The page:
From: Dan Lewis <email@example.com>
Sent: Thursday, 21 February 2013, 16:48
Subject: Re: [libreoffice-users] Re: brochure templates for letter and A4 sizes
On 02/21/2013 10:59 AM, webmaster-Kracked_P_P wrote:
On 02/21/2013 04:01 AM, Marc Paré wrote:
Le 2013-02-20 21:33, webmaster-Kracked_P_P a écrit :
On 02/20/2013 05:11 PM, Brian Barker wrote:
At 14:36 20/02/2013 -0500, Tim Lungstrom wrote:
Europe A4 size
Perhaps that should be
"everywhere-in-the-world-except-the-United-States-and-Canada A4 size".
I do not know about the rest of the world.
I knew that Europe tend to use A4.
Why USA and Canada uses "letter size" when the rest use A4, who knows.
Here is a short history on it:
Canada follows the US for obvious reasons. IMO, I would rather follow with the A4 and metric
sizes, we should all be following the metric sizing.
The USA had a movement towards Metric, but it failed big-time. We are using more metric in
manufacturing, but for use in the home or business, people grew up learning the "English" system
of feet/inches, pounds/ounces, cup/gallon, instead of all of the base-ten metric measurements.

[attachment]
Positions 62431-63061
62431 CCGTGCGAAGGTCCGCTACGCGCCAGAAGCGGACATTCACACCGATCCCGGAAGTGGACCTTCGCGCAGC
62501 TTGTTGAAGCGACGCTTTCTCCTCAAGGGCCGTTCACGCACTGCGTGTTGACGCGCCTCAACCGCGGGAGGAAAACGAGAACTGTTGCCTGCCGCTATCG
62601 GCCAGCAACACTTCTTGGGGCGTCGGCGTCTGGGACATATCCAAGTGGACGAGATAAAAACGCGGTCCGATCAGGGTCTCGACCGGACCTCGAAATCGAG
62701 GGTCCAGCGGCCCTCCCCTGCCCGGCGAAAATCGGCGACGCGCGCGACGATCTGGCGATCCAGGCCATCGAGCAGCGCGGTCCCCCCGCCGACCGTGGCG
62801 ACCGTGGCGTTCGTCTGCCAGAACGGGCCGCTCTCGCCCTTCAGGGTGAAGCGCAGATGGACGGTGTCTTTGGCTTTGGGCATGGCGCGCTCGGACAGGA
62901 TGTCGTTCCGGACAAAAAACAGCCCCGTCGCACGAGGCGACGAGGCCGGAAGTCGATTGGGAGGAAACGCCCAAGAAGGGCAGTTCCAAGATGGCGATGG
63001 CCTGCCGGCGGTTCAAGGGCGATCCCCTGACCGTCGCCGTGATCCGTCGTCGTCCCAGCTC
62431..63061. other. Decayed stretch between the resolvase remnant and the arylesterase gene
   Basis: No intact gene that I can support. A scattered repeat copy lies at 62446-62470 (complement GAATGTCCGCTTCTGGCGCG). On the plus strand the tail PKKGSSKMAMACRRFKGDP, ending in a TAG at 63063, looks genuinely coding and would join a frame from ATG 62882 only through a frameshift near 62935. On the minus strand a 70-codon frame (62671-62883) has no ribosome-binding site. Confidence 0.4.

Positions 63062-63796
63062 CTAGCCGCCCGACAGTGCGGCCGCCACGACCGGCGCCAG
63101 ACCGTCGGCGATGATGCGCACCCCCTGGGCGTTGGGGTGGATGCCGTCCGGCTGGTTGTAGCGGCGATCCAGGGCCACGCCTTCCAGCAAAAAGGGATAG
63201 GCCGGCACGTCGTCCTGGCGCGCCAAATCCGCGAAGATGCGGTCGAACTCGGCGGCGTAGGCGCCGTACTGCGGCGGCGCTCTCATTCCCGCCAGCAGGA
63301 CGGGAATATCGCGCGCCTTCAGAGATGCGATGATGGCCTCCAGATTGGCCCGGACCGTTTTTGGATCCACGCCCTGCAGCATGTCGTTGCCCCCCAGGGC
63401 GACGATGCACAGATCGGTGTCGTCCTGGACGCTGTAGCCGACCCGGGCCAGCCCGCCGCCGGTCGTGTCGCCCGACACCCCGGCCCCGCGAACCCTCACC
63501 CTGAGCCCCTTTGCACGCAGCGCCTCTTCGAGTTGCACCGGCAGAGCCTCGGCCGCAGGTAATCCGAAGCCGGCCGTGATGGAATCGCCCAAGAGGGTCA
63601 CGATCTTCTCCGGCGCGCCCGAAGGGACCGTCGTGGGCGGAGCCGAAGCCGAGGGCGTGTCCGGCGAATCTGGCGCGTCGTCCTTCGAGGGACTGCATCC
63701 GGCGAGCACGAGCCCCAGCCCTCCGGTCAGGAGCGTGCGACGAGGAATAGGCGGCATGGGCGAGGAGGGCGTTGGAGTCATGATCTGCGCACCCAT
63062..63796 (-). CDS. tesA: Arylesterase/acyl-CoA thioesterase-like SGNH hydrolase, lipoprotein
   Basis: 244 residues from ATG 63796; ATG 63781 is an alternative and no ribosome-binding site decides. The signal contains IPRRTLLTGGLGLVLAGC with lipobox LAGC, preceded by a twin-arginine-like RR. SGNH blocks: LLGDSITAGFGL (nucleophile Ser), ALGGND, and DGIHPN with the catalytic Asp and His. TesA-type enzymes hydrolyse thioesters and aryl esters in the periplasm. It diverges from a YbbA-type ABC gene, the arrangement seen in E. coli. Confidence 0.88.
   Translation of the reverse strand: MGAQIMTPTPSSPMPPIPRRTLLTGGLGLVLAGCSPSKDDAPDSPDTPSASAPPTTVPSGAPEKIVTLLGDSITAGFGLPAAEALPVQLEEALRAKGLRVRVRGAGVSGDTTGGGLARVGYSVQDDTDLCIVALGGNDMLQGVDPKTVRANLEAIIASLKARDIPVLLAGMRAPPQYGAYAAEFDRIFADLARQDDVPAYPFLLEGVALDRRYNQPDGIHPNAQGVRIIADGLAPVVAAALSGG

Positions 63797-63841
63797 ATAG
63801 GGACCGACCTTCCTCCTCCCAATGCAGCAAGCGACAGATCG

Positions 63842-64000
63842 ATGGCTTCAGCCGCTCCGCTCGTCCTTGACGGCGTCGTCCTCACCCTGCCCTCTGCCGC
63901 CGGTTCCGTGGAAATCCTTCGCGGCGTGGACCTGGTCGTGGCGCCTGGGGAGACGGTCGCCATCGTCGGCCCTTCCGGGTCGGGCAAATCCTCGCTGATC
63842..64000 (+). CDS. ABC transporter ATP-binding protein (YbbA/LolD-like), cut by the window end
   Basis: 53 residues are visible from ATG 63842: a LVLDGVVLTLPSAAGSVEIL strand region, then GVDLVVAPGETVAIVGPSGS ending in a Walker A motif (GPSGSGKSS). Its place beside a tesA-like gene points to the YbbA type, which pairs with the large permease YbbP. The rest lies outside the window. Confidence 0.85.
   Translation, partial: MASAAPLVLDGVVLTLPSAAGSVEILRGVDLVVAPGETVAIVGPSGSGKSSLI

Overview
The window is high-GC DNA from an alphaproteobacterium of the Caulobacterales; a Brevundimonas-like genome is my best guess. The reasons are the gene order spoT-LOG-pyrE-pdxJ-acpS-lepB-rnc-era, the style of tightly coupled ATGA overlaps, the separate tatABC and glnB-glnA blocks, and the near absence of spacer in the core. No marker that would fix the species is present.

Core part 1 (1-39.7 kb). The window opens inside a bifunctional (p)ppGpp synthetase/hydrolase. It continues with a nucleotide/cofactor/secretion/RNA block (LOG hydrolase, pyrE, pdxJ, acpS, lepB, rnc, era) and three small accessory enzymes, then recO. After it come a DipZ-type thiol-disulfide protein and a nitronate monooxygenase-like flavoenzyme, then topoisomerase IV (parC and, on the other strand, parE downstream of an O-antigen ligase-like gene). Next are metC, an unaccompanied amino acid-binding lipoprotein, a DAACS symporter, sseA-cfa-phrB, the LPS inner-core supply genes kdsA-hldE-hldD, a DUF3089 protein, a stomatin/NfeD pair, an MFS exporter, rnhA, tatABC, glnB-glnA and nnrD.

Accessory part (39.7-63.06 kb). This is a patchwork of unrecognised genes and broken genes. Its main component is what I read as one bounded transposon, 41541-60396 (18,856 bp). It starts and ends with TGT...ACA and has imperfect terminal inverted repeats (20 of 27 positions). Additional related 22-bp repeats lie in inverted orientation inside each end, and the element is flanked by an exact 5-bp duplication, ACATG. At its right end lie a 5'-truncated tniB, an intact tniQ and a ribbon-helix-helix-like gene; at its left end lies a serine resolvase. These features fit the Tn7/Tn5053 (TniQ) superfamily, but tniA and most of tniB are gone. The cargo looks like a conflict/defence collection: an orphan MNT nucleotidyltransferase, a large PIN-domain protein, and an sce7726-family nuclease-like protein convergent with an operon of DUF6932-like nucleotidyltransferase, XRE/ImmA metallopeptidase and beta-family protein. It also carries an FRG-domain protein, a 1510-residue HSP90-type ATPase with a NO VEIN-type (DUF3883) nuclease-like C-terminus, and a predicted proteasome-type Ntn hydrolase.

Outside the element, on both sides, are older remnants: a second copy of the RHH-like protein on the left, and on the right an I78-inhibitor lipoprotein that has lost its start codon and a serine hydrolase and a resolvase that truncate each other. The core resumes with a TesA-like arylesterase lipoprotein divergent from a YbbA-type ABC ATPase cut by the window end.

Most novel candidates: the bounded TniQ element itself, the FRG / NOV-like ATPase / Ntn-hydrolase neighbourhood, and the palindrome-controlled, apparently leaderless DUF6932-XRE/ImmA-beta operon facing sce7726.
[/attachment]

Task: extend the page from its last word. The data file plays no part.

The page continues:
Yes, if we taught our kids from the early ages to use metric along with what we use now, maybe
we can get them to be more use to the metric system so we can move to it someday as an equal to
our current system. Of course, business use letter size paper, letter size storage, letter size
presentation devices to hold their letter size paper, and the list goes on and on. All those
things that are based on the letter size paper and cannot fit the A4 size paper will have to be
replaced so they can fit both sizes - as a standard size - before business will be thinking
about using A4 regularly.
The thing that matters most in the USA is economics. When it becomes more economical to use
the metric system, we will change very rapidly. In the past, we produced soft drinks in the quart
size. When the demand for packaging them in liters for sale overseas, two different measuring
systems increased their costs. So, large soft drink containers were produced exclusively in liters
sizes to save money.
I suppose the equivalent for printers is this: when it becomes cheaper to make a printer
which will print A4 (and thus letter size with a small added border) and the demand is high
enough, printers will rather quickly change to using A4 as the standard size.
All of this is my personal opinion, of course.
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